How to Build a Professional Resume
Applying for a job can be tough. You’re going to have to go out of your way to be noticed, show up to all your interviews prepared, and submit a lot of requirements before you ever land the gig. But before all of that can happen, you need to submit your resume—something that makes or breaks your entire application.
Making your resume professional and tightly written can drastically increase your chances of being hired right from the get-go. Depending on the company, sometimes it will be the only way your name even gets a second glance.
First and foremost, you’re going to want to make sure that your resume is grammatically immaculate. Not one typo should be seen throughout the entire ordeal, or else you’re going to get passed over by recruiters.
The next thing you have to do is to pay attention to how your resume is written. Are the bullet points formatted correctly? Are there no long, dragging paragraphs? Did you convey your skills and their importance to your previous companies correctly? These are all aspects that allow you resume to be read more easily.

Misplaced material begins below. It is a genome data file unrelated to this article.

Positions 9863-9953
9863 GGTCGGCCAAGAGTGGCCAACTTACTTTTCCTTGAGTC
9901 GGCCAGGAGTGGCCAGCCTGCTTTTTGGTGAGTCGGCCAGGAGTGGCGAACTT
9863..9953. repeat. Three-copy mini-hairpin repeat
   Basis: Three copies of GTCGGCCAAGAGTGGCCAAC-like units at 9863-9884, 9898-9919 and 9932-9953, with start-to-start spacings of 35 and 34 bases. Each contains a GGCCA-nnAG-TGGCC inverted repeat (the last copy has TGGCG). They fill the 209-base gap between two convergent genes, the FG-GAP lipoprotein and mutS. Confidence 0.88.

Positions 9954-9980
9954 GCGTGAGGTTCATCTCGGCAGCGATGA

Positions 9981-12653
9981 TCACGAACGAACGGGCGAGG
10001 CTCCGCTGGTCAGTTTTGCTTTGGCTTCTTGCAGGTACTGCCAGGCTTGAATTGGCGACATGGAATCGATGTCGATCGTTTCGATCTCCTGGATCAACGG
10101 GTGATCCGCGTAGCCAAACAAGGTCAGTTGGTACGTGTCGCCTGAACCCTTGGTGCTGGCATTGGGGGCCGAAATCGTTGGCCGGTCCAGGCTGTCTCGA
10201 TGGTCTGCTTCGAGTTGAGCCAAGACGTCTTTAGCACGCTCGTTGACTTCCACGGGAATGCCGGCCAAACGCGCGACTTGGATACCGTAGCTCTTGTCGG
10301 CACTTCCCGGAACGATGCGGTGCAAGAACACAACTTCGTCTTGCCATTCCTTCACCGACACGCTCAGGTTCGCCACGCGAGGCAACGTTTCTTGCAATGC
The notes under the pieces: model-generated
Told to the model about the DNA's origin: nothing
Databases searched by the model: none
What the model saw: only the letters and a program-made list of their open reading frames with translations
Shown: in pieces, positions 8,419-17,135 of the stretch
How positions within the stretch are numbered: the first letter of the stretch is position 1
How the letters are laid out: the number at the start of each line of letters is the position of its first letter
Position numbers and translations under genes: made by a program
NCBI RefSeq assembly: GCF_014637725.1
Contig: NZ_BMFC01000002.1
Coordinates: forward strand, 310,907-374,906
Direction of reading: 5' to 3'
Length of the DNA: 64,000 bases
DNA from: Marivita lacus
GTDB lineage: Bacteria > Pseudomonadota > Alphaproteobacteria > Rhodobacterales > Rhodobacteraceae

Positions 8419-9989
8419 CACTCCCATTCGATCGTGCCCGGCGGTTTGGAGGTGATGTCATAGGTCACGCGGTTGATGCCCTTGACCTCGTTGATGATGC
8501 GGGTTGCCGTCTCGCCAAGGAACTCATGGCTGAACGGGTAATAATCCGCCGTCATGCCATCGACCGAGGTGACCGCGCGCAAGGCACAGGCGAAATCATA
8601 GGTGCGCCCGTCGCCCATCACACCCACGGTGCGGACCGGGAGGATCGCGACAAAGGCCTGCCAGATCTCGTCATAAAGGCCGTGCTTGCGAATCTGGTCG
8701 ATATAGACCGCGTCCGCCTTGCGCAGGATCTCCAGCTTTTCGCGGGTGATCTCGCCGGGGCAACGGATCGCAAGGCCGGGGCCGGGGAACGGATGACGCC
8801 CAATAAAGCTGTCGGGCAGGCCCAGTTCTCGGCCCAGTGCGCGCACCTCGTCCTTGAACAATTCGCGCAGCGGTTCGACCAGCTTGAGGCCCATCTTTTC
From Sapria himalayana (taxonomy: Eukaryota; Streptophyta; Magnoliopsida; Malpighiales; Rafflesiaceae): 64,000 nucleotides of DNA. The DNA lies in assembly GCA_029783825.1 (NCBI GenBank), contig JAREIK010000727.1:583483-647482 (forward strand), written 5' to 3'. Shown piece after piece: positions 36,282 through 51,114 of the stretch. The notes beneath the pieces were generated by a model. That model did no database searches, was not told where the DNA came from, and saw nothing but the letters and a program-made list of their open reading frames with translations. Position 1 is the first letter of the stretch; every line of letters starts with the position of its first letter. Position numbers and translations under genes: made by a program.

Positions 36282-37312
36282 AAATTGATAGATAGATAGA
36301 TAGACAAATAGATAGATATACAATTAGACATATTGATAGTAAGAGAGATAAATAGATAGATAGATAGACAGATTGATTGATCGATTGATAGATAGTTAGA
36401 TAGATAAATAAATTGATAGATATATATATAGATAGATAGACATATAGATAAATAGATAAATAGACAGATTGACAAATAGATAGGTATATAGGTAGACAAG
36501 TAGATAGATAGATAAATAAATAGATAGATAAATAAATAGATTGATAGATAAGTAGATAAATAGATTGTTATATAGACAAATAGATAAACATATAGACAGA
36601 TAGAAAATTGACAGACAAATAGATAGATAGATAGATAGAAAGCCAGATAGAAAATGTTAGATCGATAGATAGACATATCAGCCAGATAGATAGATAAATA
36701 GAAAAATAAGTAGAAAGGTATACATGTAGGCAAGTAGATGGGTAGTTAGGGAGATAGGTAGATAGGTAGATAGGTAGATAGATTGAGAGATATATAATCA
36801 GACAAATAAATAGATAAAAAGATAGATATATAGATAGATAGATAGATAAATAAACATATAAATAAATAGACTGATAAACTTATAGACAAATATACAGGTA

Also look to tidy up your resume. Don’t include skills that aren’t related to the job you’re applying for. If you have any extra interests or hobbies that you think will be relevant to the job, that’s the only time it’s okay to include them. Freeing your resume of clutter is one of the best ways to catch an employer’s eye.
If you’re looking to get into a specific type of company, choose the type of resume you want to present carefully. Would it be better to arrange your accomplishments chronologically or by skill category? Do you have to angle your resume to compliment your portfolio, should the application require one? It all depends on what you’re applying for.
Remember that paying attention to these details not only shows that you are put together. It also underscores the fact that you are keeping the company in mind, and even before getting hired, are putting your best foot forward.
Lastly, we go to the subject of the cover letter. In a highly digital world, finding jobs online is becoming increasingly common. More and more, we’re seeing applicants simply fill out a LinkedIn profile and submitting cover letters instead.
In this case, you want your cover letter to be short and sweet. Don’t bore the employer with long-winded speeches about how good you are. Offer them a short list of your skills and accomplishments and invite them to look at your profile should they want to know more.
Apply all these properly and you should have no problem landing that interview when the time comes.